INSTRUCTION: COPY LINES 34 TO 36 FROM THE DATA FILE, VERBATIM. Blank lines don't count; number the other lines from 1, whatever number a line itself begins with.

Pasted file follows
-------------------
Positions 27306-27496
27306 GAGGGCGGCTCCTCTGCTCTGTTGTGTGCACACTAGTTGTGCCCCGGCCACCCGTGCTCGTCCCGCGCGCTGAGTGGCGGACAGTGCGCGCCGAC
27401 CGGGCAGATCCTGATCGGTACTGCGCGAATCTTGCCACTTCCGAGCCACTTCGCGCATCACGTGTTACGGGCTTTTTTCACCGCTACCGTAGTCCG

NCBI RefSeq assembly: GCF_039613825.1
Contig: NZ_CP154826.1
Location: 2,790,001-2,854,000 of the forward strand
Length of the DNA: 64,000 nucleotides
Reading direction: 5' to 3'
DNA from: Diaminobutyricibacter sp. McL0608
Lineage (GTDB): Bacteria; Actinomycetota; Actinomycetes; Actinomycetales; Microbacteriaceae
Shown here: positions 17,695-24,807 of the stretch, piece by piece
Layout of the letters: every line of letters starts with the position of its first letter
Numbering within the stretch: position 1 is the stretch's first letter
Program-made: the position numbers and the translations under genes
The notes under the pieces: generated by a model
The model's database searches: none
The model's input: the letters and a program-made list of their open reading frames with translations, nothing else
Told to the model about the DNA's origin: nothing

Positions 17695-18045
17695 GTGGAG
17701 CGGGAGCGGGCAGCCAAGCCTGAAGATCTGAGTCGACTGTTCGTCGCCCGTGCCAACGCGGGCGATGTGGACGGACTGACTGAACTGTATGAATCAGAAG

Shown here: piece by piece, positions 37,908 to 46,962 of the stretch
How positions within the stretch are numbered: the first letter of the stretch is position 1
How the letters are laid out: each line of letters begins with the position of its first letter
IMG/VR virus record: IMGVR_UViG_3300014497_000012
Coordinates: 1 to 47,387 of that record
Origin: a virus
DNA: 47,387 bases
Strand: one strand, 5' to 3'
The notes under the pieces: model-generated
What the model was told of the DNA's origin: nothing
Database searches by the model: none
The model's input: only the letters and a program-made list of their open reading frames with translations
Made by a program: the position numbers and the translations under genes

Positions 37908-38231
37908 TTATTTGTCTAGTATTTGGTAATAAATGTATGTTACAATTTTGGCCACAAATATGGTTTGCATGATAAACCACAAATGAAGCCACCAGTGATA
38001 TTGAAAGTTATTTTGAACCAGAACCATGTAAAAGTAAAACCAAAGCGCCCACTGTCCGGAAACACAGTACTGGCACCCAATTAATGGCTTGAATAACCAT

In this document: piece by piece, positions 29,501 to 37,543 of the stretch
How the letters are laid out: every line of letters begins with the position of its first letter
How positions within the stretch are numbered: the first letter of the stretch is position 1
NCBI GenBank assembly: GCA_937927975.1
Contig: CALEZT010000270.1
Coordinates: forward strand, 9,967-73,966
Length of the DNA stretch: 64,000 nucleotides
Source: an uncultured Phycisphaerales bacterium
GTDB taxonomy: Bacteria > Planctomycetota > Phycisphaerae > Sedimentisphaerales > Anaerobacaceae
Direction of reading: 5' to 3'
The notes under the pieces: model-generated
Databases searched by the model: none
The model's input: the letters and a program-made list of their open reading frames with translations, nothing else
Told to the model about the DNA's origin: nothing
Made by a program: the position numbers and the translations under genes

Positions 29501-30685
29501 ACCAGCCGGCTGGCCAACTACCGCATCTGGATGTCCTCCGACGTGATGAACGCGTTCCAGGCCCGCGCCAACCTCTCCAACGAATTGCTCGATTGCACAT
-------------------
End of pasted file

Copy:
Made by a program: the position numbers and the translations under genes

Positions 37908-38231
37908 TTATTTGTCTAGTATTTGGTAATAAATGTATGTTACAATTTTGGCCACAAATATGGTTTGCATGATAAACCACAAATGAAGCCACCAGTGATA